The Stockman’s Wife.

Let’s get Cracking!

I know it’s been quiet around here lately but I have been busy. My Etsy shop is open and today we’ve added the stockwhips. They were on this blog in the early days but we’ve done new photos and they look great. Check ’em out!16 strand stockwhip16 Strand Two Tone Kangaroo Hide 7ft Stockwhip.16 strand stockwhip2Some pretty intricate pattern going on here with 16 strands!16 strand stockwhip3I love that you can see how the whip tapers down, gradually and gently to the tail – this is the key to a Cracking good Whip! 12 strand stockwhip12 Strand Two Tone Kangaroo Leather 7ft Stockwhip12 strand stockwhip2Again, some serious pattern detail going down here with the 12 strands.12 strand lb stockwhip12 Strand Light Brown Kangaroo Leather 7ft Stockwhip12 strand lb stockwhip2

This is the Hitch Knot at the base of the handle…let’s just say this is one hell of a time consuming painstaking knot …. you can get yourself in a real tangle weaving this little beauty up!12 strand b stockwhip12 Strand Dark Brown Kangaroo Leather 7ft Stockwhip12 strand b stockwhip2Another Hitch Knot! Not so intricate as the leather isn’t as fine. Just a half plaited handle on this one to show off the traditional cane handle underneath. The cane is super lightweight which makes it easier to handle.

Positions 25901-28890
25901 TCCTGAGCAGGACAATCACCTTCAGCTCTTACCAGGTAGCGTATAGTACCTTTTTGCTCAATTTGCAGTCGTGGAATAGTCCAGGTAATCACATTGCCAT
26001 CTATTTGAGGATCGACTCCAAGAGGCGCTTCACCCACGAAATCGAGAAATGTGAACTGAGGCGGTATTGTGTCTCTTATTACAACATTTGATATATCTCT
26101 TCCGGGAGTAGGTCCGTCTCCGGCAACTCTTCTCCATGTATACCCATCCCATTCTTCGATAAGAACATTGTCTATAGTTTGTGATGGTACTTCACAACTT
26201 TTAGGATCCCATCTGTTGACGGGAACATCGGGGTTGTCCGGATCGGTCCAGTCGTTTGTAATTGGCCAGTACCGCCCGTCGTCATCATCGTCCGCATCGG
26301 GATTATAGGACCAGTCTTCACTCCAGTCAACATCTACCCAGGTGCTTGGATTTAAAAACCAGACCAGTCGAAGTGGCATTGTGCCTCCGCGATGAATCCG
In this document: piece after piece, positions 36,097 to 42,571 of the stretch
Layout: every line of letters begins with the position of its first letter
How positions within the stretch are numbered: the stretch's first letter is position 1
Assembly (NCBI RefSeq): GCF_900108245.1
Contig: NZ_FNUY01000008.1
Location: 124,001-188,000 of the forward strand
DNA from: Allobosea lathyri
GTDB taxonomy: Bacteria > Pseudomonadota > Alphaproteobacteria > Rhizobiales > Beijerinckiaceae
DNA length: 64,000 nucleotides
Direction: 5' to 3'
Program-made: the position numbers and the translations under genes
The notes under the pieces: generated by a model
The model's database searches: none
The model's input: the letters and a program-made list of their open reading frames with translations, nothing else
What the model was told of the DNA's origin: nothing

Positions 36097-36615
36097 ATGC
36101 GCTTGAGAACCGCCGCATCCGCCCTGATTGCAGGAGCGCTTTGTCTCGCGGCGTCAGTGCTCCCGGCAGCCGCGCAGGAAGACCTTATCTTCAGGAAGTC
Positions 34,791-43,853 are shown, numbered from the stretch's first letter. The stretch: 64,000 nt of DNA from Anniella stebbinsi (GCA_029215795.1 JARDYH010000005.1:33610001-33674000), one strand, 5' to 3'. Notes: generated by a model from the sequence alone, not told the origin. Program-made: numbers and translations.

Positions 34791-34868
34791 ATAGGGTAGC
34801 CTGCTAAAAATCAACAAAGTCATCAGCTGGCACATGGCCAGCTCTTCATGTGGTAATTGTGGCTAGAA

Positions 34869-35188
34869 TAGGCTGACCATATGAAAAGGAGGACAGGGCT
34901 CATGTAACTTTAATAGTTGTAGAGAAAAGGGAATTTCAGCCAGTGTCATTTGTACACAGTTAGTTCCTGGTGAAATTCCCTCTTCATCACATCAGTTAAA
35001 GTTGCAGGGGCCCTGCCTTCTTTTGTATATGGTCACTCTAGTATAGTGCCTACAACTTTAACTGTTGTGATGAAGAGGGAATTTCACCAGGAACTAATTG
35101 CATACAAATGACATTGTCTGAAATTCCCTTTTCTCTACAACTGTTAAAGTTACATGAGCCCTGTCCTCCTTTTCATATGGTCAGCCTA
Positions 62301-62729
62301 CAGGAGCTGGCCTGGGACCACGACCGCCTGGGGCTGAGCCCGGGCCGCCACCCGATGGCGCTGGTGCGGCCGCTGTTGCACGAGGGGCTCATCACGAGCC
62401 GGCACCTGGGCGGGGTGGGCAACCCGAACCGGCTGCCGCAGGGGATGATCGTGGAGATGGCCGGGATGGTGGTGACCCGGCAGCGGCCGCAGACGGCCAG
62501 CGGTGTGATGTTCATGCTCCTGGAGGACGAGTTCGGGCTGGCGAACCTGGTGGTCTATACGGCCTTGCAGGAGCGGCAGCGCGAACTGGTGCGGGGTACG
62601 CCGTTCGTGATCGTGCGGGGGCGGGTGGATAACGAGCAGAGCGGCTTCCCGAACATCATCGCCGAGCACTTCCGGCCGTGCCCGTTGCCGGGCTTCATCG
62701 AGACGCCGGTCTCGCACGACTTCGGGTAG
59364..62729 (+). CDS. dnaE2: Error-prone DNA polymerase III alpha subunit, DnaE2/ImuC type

Ihave some more belts that I’ve just finished. We just need to get the photographs done but I’m pretty excited about them as I picked up some brilliant new R.M.Williams Crocodile Skin Buckles. They come up a treat – especially with a Crocodile Ridge plait. Back soon with those babies!